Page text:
MEA Road Trip to Aberdeen, MD for Dedication of New Trillium Compressed Natural Gas Station
The Maryland Energy Administration Director Mary Beth Tung opened the new Trillium Compressed Natural Gas station along with Trillium CNG General Manager of Business Development, Bill Zobel and some friends from Aberdeen and Harford County Maryland.
The development of this station was made part by the Maryland Energy Administration’s Alternative Fuel Infrastructure grant for $500,000. The goal of this specific energy transportation grant is to increase the number of alternative fueling stations across Maryland. Access to ample fueling stations is number one concern for drivers when they consider purchasing hybrid vehicles. This station will provide an adequate natural gas refilling outlet to promote the use of natural gas vehicles in Maryland. The State’s grant helps increase energy efficiency by providing incentives for cleaner burning, renewable fuels, like CNG.
Randy Robertson, Aberdeen City Manager welcomes everyone to Aberdeen, MD.
Maryland Energy Administration Director Mary Beth Tung congratulating Trillium CNG and anchor fleet Frito-Lay on the new public compressed natural gas fueling station
“With the help of the Maryland Energy Administration and Frito-Lay, we can continue our mission of providing fleets with clean fueling options,” Bill Zobel, general manager of business development for Trillium CNG said at the ceremony.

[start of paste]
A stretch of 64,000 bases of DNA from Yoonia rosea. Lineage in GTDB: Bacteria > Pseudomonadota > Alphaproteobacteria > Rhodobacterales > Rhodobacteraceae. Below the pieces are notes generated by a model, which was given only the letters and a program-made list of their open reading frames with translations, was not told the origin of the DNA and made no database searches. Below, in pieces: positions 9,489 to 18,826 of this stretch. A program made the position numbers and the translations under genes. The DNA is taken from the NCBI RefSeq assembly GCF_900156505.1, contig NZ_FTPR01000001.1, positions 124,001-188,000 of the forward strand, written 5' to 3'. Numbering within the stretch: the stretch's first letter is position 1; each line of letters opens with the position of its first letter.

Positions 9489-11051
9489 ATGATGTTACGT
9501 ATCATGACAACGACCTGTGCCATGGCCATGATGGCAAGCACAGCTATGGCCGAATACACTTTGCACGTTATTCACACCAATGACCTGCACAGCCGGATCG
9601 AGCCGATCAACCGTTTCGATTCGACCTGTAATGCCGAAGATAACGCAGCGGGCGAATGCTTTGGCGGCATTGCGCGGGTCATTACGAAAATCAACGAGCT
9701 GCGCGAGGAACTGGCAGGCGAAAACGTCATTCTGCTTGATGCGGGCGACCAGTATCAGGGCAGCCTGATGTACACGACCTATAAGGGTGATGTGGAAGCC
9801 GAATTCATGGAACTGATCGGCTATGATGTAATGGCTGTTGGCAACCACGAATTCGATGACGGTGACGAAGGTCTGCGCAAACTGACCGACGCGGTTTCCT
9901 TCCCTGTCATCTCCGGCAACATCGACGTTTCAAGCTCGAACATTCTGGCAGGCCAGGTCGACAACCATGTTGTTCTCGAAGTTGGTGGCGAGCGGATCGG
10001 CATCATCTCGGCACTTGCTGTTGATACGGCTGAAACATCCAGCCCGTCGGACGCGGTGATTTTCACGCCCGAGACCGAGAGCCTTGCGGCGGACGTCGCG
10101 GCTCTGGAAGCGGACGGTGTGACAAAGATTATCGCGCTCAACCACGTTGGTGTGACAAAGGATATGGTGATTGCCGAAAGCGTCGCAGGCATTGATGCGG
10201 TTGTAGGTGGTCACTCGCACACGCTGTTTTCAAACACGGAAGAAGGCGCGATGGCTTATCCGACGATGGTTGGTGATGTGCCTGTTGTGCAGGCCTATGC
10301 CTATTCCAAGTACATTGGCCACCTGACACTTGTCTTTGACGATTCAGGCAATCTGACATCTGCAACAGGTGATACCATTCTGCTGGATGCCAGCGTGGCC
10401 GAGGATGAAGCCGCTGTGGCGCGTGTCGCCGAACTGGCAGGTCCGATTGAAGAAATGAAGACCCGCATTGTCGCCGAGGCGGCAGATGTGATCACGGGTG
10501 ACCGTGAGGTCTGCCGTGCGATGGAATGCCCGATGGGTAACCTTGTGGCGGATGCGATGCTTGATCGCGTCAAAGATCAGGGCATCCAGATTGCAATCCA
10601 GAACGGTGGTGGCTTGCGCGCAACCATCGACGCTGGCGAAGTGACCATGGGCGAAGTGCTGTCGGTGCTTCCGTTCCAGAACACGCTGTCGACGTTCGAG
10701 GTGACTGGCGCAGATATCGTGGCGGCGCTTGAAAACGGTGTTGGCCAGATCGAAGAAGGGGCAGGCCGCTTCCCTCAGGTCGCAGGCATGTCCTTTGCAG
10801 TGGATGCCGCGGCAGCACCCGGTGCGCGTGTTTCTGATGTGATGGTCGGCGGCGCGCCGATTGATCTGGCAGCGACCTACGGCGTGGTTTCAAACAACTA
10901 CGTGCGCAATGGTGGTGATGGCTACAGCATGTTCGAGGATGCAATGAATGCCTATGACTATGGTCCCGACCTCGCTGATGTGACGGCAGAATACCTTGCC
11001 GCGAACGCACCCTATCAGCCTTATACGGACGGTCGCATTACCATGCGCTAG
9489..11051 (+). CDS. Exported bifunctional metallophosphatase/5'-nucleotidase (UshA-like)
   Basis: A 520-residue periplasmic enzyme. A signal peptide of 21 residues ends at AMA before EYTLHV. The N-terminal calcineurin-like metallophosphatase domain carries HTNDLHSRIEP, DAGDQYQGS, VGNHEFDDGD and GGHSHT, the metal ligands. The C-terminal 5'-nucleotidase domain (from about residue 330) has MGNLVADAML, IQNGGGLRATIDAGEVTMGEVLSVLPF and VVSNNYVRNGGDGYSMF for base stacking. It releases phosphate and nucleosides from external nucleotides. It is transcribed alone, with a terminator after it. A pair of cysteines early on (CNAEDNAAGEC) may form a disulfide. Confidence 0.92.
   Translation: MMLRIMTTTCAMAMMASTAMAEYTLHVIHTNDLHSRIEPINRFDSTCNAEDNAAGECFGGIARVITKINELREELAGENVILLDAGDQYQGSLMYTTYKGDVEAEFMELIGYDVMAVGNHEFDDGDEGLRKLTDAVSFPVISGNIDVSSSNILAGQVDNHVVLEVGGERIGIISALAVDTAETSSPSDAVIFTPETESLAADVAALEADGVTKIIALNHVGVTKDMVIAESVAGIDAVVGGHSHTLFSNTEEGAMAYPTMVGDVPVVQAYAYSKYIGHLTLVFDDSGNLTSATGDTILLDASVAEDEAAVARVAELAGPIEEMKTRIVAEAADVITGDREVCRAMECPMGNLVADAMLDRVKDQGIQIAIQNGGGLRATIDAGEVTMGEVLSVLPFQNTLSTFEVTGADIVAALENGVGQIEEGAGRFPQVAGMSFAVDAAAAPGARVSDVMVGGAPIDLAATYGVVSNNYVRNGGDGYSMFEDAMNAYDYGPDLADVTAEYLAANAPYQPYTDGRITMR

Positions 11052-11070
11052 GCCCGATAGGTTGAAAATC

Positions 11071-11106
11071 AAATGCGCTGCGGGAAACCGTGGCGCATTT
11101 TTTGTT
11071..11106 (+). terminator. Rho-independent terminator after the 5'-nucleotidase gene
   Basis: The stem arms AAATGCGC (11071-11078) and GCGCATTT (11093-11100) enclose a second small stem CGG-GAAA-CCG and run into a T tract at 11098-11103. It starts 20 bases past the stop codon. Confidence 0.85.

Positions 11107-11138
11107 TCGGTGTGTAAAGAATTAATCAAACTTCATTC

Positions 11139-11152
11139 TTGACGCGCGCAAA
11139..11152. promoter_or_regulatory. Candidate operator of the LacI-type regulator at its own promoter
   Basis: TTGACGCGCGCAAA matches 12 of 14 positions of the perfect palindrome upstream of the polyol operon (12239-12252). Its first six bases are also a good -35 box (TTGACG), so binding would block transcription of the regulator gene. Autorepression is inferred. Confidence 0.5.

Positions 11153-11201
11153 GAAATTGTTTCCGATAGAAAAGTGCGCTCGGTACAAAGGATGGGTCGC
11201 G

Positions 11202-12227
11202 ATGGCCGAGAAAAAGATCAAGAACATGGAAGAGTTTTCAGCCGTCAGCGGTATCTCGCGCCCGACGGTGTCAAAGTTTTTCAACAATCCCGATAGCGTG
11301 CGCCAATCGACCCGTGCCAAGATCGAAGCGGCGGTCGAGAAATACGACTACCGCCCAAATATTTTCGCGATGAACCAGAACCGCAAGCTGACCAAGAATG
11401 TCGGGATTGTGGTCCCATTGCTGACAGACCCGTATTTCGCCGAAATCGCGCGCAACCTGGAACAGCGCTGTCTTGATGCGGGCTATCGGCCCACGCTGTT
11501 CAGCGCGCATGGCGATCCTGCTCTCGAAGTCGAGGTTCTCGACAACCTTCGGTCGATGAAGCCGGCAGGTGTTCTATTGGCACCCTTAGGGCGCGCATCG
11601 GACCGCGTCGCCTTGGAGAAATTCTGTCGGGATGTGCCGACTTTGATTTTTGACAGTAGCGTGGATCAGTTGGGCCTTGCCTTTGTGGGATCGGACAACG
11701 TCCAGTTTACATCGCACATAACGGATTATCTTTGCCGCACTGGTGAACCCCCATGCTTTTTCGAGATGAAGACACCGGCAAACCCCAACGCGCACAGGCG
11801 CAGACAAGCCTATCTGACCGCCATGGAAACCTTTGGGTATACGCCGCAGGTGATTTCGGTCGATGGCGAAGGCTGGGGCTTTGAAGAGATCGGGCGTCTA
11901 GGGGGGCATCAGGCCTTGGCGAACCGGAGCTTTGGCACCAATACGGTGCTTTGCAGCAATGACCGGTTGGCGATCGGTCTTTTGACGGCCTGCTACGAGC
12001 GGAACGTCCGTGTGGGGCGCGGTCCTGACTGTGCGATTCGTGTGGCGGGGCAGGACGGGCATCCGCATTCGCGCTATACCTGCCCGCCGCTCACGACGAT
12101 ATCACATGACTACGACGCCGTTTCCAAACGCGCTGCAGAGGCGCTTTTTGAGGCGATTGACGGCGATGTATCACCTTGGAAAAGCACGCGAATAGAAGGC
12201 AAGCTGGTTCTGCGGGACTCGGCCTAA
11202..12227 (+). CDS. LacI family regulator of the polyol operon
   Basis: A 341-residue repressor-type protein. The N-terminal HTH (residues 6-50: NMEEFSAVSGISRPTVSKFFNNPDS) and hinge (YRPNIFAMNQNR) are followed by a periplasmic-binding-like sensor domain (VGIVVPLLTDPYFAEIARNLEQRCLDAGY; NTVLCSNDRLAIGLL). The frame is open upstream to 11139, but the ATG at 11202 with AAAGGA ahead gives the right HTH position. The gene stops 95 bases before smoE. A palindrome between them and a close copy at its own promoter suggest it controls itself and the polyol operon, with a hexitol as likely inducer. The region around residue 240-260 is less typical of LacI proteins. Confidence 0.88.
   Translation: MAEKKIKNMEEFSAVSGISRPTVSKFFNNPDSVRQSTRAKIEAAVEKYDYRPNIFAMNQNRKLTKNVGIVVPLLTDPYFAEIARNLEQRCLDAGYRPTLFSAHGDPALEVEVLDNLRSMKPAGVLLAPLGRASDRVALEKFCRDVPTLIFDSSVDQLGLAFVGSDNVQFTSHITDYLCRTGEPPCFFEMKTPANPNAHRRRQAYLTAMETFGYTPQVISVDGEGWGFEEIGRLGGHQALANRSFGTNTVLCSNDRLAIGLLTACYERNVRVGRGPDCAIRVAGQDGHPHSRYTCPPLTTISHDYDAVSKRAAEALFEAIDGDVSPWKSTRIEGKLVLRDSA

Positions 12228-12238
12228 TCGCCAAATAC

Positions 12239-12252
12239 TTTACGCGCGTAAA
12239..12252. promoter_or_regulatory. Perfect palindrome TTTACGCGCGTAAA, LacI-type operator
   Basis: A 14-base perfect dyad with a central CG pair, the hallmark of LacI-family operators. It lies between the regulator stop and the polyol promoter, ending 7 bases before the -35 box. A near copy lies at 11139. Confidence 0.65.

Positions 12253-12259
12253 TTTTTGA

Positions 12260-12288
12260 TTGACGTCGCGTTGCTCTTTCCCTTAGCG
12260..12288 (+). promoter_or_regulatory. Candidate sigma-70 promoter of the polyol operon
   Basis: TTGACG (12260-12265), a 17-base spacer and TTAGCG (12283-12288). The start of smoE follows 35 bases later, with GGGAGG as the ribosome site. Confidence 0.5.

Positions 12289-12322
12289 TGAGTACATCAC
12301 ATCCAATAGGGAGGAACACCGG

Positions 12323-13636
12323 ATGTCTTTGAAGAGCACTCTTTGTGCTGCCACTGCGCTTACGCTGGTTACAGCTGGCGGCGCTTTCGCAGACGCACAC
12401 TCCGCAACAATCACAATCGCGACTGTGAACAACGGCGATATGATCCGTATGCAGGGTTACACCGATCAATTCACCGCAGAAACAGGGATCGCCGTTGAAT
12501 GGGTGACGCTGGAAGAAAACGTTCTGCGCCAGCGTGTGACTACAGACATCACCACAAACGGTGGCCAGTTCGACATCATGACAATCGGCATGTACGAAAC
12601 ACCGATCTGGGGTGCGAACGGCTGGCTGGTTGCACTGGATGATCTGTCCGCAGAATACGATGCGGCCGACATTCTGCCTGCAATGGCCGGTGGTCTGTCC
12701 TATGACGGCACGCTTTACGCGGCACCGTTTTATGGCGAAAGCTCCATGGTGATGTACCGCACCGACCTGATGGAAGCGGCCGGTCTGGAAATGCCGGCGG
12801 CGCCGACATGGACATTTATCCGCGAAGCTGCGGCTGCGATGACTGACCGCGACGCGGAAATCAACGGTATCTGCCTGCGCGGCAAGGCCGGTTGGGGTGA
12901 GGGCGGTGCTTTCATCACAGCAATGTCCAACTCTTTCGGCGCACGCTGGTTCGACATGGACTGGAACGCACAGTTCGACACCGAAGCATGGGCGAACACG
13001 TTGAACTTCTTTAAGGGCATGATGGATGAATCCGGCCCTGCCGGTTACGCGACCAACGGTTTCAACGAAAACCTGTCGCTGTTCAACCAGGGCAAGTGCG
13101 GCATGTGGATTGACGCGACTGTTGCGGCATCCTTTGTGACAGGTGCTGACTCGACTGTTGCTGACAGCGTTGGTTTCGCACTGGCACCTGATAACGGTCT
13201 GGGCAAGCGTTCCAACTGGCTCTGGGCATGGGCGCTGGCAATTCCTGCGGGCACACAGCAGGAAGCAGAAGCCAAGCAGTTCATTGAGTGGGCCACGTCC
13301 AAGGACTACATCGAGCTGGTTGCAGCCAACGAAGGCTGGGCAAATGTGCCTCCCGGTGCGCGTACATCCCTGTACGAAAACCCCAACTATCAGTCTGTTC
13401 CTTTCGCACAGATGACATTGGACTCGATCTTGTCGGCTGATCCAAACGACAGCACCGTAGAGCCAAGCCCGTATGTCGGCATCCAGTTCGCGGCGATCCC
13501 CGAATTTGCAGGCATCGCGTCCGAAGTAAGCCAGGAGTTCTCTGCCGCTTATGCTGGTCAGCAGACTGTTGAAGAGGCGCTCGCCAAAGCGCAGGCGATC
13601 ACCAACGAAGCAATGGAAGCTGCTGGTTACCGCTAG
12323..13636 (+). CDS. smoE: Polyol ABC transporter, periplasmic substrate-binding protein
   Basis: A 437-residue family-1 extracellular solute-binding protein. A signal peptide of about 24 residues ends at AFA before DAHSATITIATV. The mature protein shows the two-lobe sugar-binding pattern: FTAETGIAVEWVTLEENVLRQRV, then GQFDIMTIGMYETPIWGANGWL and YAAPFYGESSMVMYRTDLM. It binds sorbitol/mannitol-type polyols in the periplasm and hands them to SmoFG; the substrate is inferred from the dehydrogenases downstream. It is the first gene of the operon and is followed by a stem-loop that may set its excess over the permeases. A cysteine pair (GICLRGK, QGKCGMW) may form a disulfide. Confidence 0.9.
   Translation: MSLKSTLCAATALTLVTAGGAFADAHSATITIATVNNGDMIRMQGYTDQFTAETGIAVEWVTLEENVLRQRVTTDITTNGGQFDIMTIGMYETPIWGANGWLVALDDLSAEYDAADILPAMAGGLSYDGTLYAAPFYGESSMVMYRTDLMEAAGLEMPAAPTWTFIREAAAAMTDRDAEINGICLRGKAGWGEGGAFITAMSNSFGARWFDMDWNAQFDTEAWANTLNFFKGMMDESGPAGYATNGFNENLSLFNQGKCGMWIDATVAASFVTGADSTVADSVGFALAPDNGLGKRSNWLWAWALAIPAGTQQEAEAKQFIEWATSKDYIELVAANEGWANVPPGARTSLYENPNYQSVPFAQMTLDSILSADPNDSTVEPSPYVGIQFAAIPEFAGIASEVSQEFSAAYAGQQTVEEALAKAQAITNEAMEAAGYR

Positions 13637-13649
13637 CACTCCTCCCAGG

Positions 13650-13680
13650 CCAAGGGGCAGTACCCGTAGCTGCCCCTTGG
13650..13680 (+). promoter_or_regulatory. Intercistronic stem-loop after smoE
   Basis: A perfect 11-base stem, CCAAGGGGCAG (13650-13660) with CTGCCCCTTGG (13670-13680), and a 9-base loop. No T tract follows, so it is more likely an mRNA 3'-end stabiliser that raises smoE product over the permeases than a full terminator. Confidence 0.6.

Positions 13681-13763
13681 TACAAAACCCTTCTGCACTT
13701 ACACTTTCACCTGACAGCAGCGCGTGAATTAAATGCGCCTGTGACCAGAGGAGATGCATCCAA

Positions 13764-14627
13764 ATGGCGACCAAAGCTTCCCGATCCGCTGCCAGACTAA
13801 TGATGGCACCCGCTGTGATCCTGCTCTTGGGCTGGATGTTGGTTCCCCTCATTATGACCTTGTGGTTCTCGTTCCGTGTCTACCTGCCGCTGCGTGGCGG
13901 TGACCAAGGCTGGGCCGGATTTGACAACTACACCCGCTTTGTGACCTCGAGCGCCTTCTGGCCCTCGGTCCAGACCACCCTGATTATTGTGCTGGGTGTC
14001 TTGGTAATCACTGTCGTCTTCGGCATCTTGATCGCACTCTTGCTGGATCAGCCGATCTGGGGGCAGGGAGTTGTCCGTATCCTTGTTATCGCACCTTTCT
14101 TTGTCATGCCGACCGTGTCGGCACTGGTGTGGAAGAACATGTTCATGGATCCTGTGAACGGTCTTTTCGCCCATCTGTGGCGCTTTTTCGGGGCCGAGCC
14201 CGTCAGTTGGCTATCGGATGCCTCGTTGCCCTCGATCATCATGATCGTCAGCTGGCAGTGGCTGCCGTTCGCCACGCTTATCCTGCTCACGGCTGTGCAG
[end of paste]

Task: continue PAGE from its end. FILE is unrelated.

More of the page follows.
Harford County’s Office of Economic Development Deputy Director, Steven Overbay addresses the group
Dave LeKites from Senator Wayne Norman’s office presents a citation commemorating the new station
MEA Director Mary Beth Tung presents Trillium General Manager of Business Development with a check for $500,000 towards the construction of the new station
“We are pleased to welcome this new compressed natural gas fueling station from Trillium to northern Maryland, which will provide companies like Frito-Lay with a sustainable alternative fueling option,” said Mary Beth Tung, MEA Director. “The increase of compressed natural gas stations in the state demonstrates Governor Hogan’s commitment to protect the environment and promote our economy.”
Director Tung and GM of BD Zobel assist with fueling up the truck.
CNG costs about 50% less than gasoline and emits up to 90% fewer emissions than gasoline.
CNG fuel systems are sealed, preventing fuel losses from spills or evaporation.
CNG is less likely to ignite on hot surfaces, since it has a high auto-ignition temperature (540 °C), and a narrow range (5–15 %) of flammability.
Each Frito-Lay CNG truck is equipped with four tanks that hold a total of 160 gallons of fuel
CNG is safer than other fuels in the event of a spill, because natural gas is lighter than air and disperses quickly when released.
Director Tung approves this compressed natural gas truck.